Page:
In Fig. 2 I have shown in dotted lines the position of the crank and the position of the piston when the crank has moved past its position of top dead center. The movement of the piston is slight so that there is a retarding of the move ment of the piston during the first 90.

In Fig. 3 I have illustrated the position of the piston before it begins its upward movement. This position is substantially the position at which it arrives when the crank is at its bottom dead center so that the movement of the piston is a rapid movement while the crank is rotating through the second 90, that is, from a position of 90 to a position of 180. As the crank passes its bottom dead center the piston again remains stationary until the crank has passed its bottom dead center a substanial distance preferably, as stated, 30. The reverse movement of the piston upwardly is exactly the same as the movement downwardly while the crank is travelling from a position of 30 past its bottom dead center to a position of 270 the movement of the piston will be slow and the movement of the piston during the remaining 90 of rotation of the crank will be a rapid movement. This slow upward movement of the piston while the crank is going through the third 90 permits of effective scavenging of the exploding gases and when compressing the compression is eifected slowly during 90 of rotation and rapidly during the last quarter revolution of the crank.

The relation of the cam 20 to the crank shaft 11 is such that the cam is in its position of highest throw when the crank has moved 90 from its top dead center. Because of this relation the piston will move upward slightly after the crank has passed its top dead center and then remain stationary until the crank reaches a position of 30. The same is true on the upward movement when the piston is at its lower position as the crank reaches its lower dead center and passes beyond the same the piston will move downwardly slightly while the crank is rotating through a few degrees of revolution and then remain staionary until the crank has reached the position of 30 past its bottom dead center. The advantages of such a construction are believed obvious in that the power is not transmitted to the crank until the crank is in a position to receive the power in an efiicient manner as it is always considerably past dead center. The retarding of the piston permits a maximum transmission of power to the crank and thus the efficiency of the engine is considerably increased. The retarding of the piston at its top position of movement also permits a more complete combustion of the gases as there is provided a greater length of time for combustion while the gases are still under compression.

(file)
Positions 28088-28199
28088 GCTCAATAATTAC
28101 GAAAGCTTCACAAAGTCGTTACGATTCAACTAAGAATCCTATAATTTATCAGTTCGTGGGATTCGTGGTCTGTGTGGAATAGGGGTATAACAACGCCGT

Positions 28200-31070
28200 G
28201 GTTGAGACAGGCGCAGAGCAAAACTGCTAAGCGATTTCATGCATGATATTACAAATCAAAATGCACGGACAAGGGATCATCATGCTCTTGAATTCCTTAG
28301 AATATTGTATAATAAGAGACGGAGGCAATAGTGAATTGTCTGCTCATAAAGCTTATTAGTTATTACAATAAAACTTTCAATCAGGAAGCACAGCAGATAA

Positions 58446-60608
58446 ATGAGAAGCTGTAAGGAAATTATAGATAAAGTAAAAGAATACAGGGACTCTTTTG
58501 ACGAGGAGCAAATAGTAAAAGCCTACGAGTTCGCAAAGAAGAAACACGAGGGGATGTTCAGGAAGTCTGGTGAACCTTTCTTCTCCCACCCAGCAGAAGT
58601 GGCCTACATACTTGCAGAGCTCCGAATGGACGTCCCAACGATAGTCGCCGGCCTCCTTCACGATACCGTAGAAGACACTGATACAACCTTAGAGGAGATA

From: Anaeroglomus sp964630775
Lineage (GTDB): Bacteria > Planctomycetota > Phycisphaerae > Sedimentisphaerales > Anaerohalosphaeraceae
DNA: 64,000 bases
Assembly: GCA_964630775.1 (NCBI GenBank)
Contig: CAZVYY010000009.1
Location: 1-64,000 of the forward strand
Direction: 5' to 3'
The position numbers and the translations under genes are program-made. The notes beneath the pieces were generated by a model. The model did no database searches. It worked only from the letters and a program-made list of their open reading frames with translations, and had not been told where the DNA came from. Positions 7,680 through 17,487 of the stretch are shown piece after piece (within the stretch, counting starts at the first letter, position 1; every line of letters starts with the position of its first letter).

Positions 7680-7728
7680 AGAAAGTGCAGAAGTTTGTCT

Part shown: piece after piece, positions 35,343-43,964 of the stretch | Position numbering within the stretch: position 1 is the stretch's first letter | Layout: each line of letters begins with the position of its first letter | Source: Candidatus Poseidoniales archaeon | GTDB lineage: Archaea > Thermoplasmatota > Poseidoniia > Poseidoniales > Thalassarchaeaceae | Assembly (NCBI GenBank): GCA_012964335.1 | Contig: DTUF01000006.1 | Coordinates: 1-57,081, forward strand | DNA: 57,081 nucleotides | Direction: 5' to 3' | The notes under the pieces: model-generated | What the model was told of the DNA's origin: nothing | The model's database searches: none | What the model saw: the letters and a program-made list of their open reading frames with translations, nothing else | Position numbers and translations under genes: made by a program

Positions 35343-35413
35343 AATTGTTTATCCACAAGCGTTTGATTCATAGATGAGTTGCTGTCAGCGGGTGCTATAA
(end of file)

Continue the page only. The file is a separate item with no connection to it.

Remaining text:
While I have illustrated and described the preferred form of my invention, I do not wish to limit myself to the precise details of structure shown but desire to avail myself of such variations and modifications of the invention as may come within the scope of the appended claims.

Having thus described my invention, what I claim as new and desire to secure by Letters Patent is:

1. In combination, a rotatable crank shaft having a crank formed thereon; a slidably mounted piston; a connecting rod connected at one end pivotally to said piston; a head carried on the opposite end of said rod; a cam carried by said crank; and slide blocks mounted in said head and embracing said cam and engageable therewith.

2. In combination, a rotatable crank shaft having a crank formed thereon; a slidably mounted piston; a connecting rod connected at one end pivotally to said piston; a head carried on the opposite end of said rod; a cam carried by said crank; slide blocks mounted in said head and embracing said cam and engageable therewith; and slide blocks carried by said head and engaging directly said crank, said first-mentioned slide blocks being movable transversely of said rod and said second-mentioned slide blocks being movable longitudinally of said rod.

BERNARD C. MULLIN.

Referenced by
Citing PatentFiling datePublication dateApplicantTitle
US3087342 *Apr 4, 1960Apr 30, 1963Alfred M CaddellPiston-crank connector assembly for two-cycle engines
US3226988 *Aug 5, 1963Jan 4, 1966Grispino CarnelliCrank shafts
US3417628 *Oct 21, 1966Dec 24, 1968Herman L. Paul Jr.Motion converting mechanism
US9080597 *Jan 15, 2015Jul 14, 2015Wilkins Ip, LlcCrankpin including cams, connecting rod including followers, and internal combustion engine including crankpin and connecting rod
US20150122213 *Jan 15, 2015May 7, 2015Wilkins Ip, LlcCrankpin including cams, connecting rod including followers, and internal combustion engine including crankpin and connecting rod
Classifications
U.S. Classification74/36, 74/595, 74/579.00R
International ClassificationF16H21/28, F16H21/00
Cooperative ClassificationF16H21/28
European ClassificationF16H21/28